Recovery of a legally killed animal is not “hunting”, it is post-hunting. If recovery after hours is “hunting”, then it should make no difference if you have a weapon or not, or whether you’ve called the PGC or not. Hunting after hours is against the law and the PGC may not grant you permission to break the law.
 

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I have more important things to worry about than something as trivial as slitting a deers throat with a knife.I really wonder about some people.
 

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fishkrane said:
I have more important things to worry about than something as trivial as slitting a deers throat with a knife.I really wonder about some people.

Then why are you on here posting about it? Go worry about those important things.
 

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fishkrane said:
I have more important things to worry about than something as trivial as slitting a deers throat with a knife.I really wonder about some people.
The thread wasn't about slitting a deers throat with a knife, it is about whether it's legal to track a deer after hours.

Tracking a wounded animal after hours is a completely different matter. An ethical hunter would immediately abandon pursuit as soon as he discovers that the animal is not dead, but only wounded, for two reasons. First, he knows that pushing the animal will only result in a complicated recovery or no recovery at all, and second, he knows that he may not legally dispatch the animal even if he should encounter it. The ethical hunter will leave the trail and pick it back up when he is as certain as he can be that the animal has either expired or can be legally hunted.
 

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loridr said:
The thread wasn't about slitting a deers throat with a knife, it is about whether it's legal to track a deer after hours.
I thought it was about tracking after hours with a "legal hunting weapon" and then firing another shot at the wounded animal after legal shooting hours to kill it.
 

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Original post

This was a pretty heavy hit thread in the General Archery section a couple days ago. Maybe a WCO can help out with this one?

A certain gentlemen on the board advised that you do the following when going into the woods after dark to track/recover a hit deer: Call a local WCO and tell them where you are going to be and that you are looking for a hit animal, so you can't be accused of poaching.

The topic then moved to laws as far as tracking an animal with a bow. I'd say that 99% of bowhunters take their bow (and quiver) with them into the woods after dark while tracking a deer just incase a follow-up shot is necessary. Is this illegal?

In summary, 1.) does the game commission want every hunter who tracks a deer in the dark to give them a phone call before hand? and 2.) Is it illegal to take your bow with you into the woods after dark to make a follow-up shot on an animal? If this IS in fact illegal, what is one advised to do if one walks up on a wounded deer after dark (besides slitting the throat)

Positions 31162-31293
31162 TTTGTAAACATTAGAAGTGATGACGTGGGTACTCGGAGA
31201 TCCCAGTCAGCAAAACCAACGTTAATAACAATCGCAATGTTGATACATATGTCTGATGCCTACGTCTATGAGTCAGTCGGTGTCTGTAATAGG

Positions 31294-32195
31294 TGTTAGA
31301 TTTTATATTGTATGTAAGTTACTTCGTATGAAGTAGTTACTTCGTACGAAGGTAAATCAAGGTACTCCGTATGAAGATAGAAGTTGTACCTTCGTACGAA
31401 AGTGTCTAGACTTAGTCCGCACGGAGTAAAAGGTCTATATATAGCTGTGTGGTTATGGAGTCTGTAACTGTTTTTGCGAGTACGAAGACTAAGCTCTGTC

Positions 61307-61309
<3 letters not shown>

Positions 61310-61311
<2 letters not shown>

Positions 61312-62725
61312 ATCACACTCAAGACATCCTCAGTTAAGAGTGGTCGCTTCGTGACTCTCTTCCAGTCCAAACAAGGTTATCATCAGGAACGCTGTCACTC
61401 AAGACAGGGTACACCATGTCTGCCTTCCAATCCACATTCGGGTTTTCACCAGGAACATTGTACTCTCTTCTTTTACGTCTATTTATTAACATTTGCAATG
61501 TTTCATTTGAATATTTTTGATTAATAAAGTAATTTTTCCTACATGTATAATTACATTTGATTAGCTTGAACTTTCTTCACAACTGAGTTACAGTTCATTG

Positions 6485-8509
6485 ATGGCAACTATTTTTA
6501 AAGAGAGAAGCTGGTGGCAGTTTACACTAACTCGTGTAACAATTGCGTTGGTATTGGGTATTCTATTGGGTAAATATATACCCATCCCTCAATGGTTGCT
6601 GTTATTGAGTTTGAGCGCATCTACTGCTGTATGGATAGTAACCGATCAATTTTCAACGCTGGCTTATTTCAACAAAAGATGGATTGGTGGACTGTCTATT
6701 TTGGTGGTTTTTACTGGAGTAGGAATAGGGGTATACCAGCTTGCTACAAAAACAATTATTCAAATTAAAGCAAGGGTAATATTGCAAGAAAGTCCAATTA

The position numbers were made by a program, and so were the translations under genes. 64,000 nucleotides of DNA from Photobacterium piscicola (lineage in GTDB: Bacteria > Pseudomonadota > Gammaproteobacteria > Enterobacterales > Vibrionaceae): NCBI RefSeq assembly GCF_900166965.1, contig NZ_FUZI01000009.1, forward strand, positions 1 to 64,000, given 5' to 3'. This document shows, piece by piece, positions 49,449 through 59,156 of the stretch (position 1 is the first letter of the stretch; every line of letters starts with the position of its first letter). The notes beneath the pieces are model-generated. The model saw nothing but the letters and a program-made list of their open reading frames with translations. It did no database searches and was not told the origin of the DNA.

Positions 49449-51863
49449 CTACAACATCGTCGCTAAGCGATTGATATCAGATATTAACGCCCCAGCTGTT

Thanks
#2 does refer to finishing off an animal, but most of the question had to do with having a weapon and whether you must call the PGC.
 

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This is one of those one of those ridiculous laws that few hunters follow and my guess is no WCO will cite you for. Maybe a DWCO but not a WCO.

Imagine this……. you shoot at a deer with one minute left before quitting time. Now before you go check to see if you hit it you need to walk immediately to your truck and drop off your gun….LOL

Just don’t keep you gun loaded after shooting hours and you will be fine. I would bet that if you did put down your wounded deer after hours you would not get a citation if you could show the WCO you ½ mile blood trail.

These laws are written to help prosecute poachers not guys just doing the right thing. There are a bunch of game laws written this way because idiots try to use them as an excuse. The… I was hunting coyotes excuse……

I guess if you are walking to your stand before hunting hours you could be considered “hunting after hours”
 

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loridr said:
It is clearly illegal to finish off a wounded animal after hours, as well it should be.
LOL....

Sometimes what is ethical and what is legal is not one in the same
 

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You summed up my take on it pretty well with your first post.

As far as finishing off an animal, I guess I'm geared more to archery hunting where the best policy is to back off of an obviously wounded animal and look later. I've never had that situation rifle hunting, the few I've shot near dark with a rifle were DRT.